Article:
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Thread: The Russell Nelson Era: Changes in the Church of Jesus Christ of Latter-day Saints

  1. #31
    Quote Originally Posted by LA Ute View Post
    I fear for you, brother. You are on the high road to apostasy.
    Yes, I think things are amiss in the land of sancho. They probably have candles on the sacrament table too.




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  2. #32
    Quote Originally Posted by sancho View Post
    Exactly. The activities committee works under the direction of the ward council. You read it again, and you see there's nothing there to outlaw an activities committee.



    I'm not sure what you mean by synced and progression. I hope there aren't badges, ranks, etc. Just good activities. My brothers' ward in Boise does the following for YM:

    Week 1: combined with YW
    Week 2: game night (could be sport or board games)
    Week 3: service (mostly service to other ward members)
    Week 4: skills night
    I think you need to read it again my friend.

    I was an EQP when they came out with the new handbooks and discontinued the standing activities committee, which I didn't care for at the time.

    If you don't believe me, here is the press release at the time:

    https://www.lds.org/church/news/new-...ining?lang=eng

    ...Other changes of note include... eliminating a standing ward activities committee and handling activities through the ward council..."
    But I actually agree that this is the type of micromanagement that will hopefully go away. If it works for your ward go for it... and as I mentioned I wish it would come back for the benefits I mentioned. I doubt my bishop will go off script for this though, he thinks he has bigger battles to fight and is a mostly harmless weirdo.


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  3. #33
    Quote Originally Posted by Rocker Ute View Post
    If it works for your ward go for it.
    It's not my call. I just enjoy pointing out that there is more flexibility here than y'all believe.

  4. #34
    Sam the Sheepdog LA Ute's Avatar
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    Quote Originally Posted by sancho View Post
    It's not my call. I just enjoy pointing out that there is more flexibility here than y'all believe.
    That’s what Thomas B. Marsh said.

    "It is only with the heart that one can see rightly; what is essential is invisible to the eye."
    --Antoine de Saint-Exupery

    "Things fall apart; the centre cannot hold."
    --Yeats

    “True, we [lawyers] build no bridges. We raise no towers. We construct no engines. We paint no pictures - unless as amateurs for our own principal amusement. There is little of all that we do which the eye of man can see. But we smooth out difficulties; we relieve stress; we correct mistakes; we take up other men's burdens and by our efforts we make possible the peaceful life of men in a peaceful state.”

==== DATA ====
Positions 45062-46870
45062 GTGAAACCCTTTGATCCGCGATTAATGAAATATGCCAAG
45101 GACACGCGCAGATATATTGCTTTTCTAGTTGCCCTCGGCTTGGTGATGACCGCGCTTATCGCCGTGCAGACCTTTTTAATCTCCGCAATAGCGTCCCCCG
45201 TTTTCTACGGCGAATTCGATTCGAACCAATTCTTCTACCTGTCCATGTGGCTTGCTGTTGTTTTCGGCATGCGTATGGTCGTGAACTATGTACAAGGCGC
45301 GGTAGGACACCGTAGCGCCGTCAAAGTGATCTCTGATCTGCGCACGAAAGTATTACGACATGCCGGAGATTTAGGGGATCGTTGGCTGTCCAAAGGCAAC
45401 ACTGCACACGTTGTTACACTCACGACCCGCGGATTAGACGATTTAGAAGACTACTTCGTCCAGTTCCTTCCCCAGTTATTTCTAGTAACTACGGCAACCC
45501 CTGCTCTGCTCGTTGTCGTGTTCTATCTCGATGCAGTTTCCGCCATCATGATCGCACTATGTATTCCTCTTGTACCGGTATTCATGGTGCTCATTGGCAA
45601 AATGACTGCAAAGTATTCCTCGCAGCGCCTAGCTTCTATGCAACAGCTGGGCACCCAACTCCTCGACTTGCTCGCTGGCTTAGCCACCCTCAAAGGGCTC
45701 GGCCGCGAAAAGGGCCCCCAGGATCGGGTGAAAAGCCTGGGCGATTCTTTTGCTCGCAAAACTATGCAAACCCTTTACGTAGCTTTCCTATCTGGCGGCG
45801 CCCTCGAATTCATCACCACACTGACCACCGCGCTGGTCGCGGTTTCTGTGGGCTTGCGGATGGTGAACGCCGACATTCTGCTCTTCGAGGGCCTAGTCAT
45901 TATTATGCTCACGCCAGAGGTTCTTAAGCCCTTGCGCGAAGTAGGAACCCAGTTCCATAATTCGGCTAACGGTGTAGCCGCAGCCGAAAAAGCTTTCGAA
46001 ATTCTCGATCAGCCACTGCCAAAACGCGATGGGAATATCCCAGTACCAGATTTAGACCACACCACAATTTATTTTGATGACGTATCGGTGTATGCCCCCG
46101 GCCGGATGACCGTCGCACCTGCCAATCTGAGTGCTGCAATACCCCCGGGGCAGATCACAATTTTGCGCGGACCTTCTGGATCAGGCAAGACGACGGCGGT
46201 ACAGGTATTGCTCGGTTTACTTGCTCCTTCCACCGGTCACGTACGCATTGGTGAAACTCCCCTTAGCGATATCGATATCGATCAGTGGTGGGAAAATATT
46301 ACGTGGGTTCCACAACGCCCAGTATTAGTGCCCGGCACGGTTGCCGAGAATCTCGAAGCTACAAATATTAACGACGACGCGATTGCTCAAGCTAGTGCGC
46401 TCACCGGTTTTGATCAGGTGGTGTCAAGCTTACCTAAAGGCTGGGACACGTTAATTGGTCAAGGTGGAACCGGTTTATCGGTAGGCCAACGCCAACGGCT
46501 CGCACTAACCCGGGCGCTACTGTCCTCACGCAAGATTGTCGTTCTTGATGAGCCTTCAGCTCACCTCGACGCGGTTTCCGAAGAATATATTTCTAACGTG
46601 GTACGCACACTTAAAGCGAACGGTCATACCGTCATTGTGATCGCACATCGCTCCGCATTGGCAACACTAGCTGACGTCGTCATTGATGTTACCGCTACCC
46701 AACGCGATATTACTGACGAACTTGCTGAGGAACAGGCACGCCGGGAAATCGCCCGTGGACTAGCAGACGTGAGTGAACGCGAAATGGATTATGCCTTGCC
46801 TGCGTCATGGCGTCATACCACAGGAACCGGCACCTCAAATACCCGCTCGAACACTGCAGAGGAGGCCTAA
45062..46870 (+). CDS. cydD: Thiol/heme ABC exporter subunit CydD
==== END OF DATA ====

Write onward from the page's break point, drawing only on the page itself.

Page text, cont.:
--John W. Davis, founder of Davis Polk & Wardwell

  5. #35
    Quote Originally Posted by LA Ute View Post
    That’s what Thomas B. Marsh said.
    I bet his bishop wears light blue shirts to church.


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  6. #36
    Sam the Sheepdog LA Ute's Avatar
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    Quote Originally Posted by Rocker Ute View Post
    I bet his bishop wears light blue shirts to church.


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    ...and is a Ute fan.

    "It is only with the heart that one can see rightly; what is essential is invisible to the eye."
    --Antoine de Saint-Exupery

    "Things fall apart; the centre cannot hold."
    --Yeats

    “True, we [lawyers] build no bridges. We raise no towers. We construct no engines. We paint no pictures - unless as amateurs for our own principal amusement. There is little of all that we do which the eye of man can see. But we smooth out difficulties; we relieve stress; we correct mistakes; we take up other men's burdens and by our efforts we make possible the peaceful life of men in a peaceful state.”

    --John W. Davis, founder of Davis Polk & Wardwell

  7. #37
    There was a headline about a month ago: "Researchers say the first person to live to 150 may already have been born." Somebody tweeted "Lets hope it is RBG." Maybe it is RMN.

  8. #38
    Quote Originally Posted by Rocker Ute View Post
    Not a fan of made up callings, I hope that if the intent is like you mentioned (which isn't a bad thing) I hope they explain it that way - that not everybody will have a calling - because sometimes people feel left out if they don't have one.

    My bold predictions, based off of nothing else but observed necessity:

    1. The new youth program will be big - and great because it will equalize what is going on between young men and young women
    2. Elimination of unnecessary stake callings
    3. More emphasis on callings and positions that give women more leadership positions, why can't a woman be a ward mission leader, sunday school president, financial clerk, etc
    4. More family history and temple work integration
    5. More tweaks to take some unnecessary stuff off of bishop's shoulders
    6. More tweaks to allow for decision making to be made at a ward level (de-emphasis on correlation)
    I agree with pretty much everything here, but especially the statement on made-up callings. I've been there. It's demeaning and frustrating. In pretty much everything in life I HATE the concept of doing something just for show. I've had a couple of jobs where there was a culture of staying late at the office pushing papers around just to give the appearance of working really hard and I can't run from those type of situations fast enough. I feel the same way about 80% of meetings--just send me an email with the key information and I'll come to you with questions if needed.